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Troops in Field Still Find Fault : 'Ready to Eat' Meals Join Army's Assault on Hunger

November 01, 1987|KEN FLYNN | United Press International

SOMEWHERE IN THE MOJAVE DESERT, Calif. — Chicken a la king for lunch, anyone?

In today's high-tech Army, with laser beams simulating live ammunition and computer graphics used in the critique of battle plans, the soldier in the field has not been forgotten.

Chicken a la king, meatballs with barbecue sauce, diced beef and other items as variable as the menu at Antoine's are offered as rations to the GIs engaged in realistic war games at the National Training Center in the Mojave Desert northeast of Barstow.

This is a touch of realism, all right," quipped one soldier, who asked not to be quoted. "It makes you long for the real world. It's what we're fighting for, to go home to a good meal."

1st Lt. Scott G. Beeler of Haddenfield, N.J., who is part of the Fort Bliss regiment training in the Mojave, said the meals are well-balanced and filling.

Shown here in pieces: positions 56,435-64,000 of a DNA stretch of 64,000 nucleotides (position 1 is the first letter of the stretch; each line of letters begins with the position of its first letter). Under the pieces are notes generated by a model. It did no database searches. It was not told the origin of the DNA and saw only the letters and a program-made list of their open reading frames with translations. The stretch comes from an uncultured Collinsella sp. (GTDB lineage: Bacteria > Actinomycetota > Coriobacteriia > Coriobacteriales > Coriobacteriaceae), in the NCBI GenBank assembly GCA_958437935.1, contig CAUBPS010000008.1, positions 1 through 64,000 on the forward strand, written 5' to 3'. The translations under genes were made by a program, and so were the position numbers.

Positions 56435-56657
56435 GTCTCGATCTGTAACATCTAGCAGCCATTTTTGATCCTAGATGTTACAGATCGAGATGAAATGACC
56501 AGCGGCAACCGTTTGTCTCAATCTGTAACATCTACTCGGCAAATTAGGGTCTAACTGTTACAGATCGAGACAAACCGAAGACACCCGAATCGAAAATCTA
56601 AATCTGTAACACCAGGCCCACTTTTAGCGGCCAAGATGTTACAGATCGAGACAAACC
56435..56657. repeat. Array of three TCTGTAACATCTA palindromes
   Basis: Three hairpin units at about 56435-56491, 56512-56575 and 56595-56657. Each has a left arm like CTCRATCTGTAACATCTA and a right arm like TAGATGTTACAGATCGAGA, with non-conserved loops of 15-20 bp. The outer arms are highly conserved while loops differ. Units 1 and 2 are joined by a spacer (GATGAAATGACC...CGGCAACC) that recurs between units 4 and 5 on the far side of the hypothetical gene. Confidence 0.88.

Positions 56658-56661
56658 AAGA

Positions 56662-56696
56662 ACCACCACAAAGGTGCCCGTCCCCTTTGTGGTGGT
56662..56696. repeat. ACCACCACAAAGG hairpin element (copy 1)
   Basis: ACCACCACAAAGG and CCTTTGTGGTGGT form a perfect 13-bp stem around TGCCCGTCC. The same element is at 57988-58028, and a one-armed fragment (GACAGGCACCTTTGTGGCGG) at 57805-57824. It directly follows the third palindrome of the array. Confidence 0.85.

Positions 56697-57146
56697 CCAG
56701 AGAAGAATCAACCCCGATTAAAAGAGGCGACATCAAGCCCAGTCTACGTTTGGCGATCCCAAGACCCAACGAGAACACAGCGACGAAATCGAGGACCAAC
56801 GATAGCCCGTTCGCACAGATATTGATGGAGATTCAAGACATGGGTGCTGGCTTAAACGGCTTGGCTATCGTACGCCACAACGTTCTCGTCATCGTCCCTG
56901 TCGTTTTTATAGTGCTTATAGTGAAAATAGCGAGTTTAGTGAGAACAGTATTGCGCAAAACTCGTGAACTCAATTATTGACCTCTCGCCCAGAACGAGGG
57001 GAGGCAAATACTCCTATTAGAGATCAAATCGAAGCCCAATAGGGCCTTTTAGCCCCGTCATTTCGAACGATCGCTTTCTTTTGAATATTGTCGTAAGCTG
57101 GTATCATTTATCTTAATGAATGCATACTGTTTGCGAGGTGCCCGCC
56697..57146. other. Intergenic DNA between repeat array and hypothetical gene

Better If Heated

"Actually," he said, "they taste better if they're heated, but that's not always possible in the situations we find ourselves."

Beeler was the maitre d' for a group of newsmen from El Paso during war games.

Sitting on the ground in the desert, in the shade of a Huey helicopter, Beeler tossed the plastic bag of rations and a carton of powered milk to the reporters. It was to be our only meal of a day that began at 6 a.m., and did not end until 9 p.m.

A gourmet meal it was not.

The chicken a la king had possibilities. Beeler offered to heat it by placing it on the manifold of the helicopter. But the chopper had cooled off by then.

Beeler was right about the rations. They were well balanced and filling.

As part of the package, another smaller plastic package inside contained tasty salt crackers and cheese, almost another meal in itself.

There was a candy bar, matches and a few other essential items. Dessert was a piece of fruit cake as delicious as anything that Grandma could cook. At least that's how it tasted to this reporter after a long day in the Mojave.

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